Q. Why are my wide-board pine floors shrinking and warping?

A.There are many reasons wide planks will shrink, cup, and twist. A lot depends on how the lumber grew. But the most important factor that we can control is the moisture content of the planks.

The floor boards will shrink if their moisture content was high at installation. After the house has been occupied for a heating season, the boards will dry and contract. In most houses in cold climates, the final moisture content of wood is 9% to 11%. If the moisture content at installation is more than 13%, significant shrinkage is likely. In the old days, flooring was always "conditioned" by storing it, stacked and stickered, in the house for 30 to 60 days before it was laid. This allowed the moisture content of the flooring to equalize with the rest of the house. Nowadays, you can measure the moisture content with a moisture meter to see if it’s safe to lay the floor. If the moisture levels are high, you’ll have to condition the wood.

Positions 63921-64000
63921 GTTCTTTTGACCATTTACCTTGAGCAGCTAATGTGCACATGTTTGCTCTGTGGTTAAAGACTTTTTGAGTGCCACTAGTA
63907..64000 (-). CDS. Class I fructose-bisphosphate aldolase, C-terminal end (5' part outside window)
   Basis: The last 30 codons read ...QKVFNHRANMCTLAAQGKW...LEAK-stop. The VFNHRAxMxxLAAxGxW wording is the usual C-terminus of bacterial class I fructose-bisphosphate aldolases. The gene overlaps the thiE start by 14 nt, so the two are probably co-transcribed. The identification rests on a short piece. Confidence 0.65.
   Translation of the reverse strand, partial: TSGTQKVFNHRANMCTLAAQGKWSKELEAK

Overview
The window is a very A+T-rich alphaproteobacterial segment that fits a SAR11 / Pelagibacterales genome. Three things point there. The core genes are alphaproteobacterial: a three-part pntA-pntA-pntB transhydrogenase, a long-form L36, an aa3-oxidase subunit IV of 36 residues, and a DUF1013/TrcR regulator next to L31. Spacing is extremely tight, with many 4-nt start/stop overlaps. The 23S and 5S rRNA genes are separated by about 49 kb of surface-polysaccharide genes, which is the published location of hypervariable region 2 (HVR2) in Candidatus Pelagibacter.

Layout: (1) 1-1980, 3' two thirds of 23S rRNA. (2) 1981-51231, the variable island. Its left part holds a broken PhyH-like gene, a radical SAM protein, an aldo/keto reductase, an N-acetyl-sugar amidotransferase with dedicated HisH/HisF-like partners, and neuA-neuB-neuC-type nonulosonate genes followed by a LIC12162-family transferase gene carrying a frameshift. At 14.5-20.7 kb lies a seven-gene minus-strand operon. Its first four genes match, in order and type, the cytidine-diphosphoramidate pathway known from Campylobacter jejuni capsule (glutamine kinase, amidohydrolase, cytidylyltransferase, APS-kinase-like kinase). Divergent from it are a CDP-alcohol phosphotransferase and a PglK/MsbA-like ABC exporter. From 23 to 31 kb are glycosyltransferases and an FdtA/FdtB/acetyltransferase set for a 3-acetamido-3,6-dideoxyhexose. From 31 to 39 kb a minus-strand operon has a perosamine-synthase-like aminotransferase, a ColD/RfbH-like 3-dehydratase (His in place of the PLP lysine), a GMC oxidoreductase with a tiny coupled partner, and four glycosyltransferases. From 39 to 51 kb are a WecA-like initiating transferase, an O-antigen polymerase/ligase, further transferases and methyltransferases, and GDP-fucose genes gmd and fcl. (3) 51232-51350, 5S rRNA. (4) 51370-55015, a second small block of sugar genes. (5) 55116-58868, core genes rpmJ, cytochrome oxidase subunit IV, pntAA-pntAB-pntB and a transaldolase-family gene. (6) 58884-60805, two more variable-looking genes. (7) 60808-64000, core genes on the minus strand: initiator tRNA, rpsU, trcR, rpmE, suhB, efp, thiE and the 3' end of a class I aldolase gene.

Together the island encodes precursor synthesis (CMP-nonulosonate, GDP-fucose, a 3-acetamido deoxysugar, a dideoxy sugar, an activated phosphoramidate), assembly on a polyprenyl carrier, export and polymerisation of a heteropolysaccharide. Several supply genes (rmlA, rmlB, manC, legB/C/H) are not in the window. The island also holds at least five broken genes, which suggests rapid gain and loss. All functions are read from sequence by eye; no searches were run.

As for warping, wet wood will warp as it dries, particularly if it is flat sawn. Since most of the pine cut these days is from smaller, second-growth timber, the likelihood of it being flat sawn or flat grained is high. Edge-grain (quarter-sawn) boards will warp less, but cost a lot more.

Moisture from below the floor, such as from a damp crawlspace or basement, can also cause the boards to cup and twist. The only cure in this case is to install a vapor barrier over the damp areas.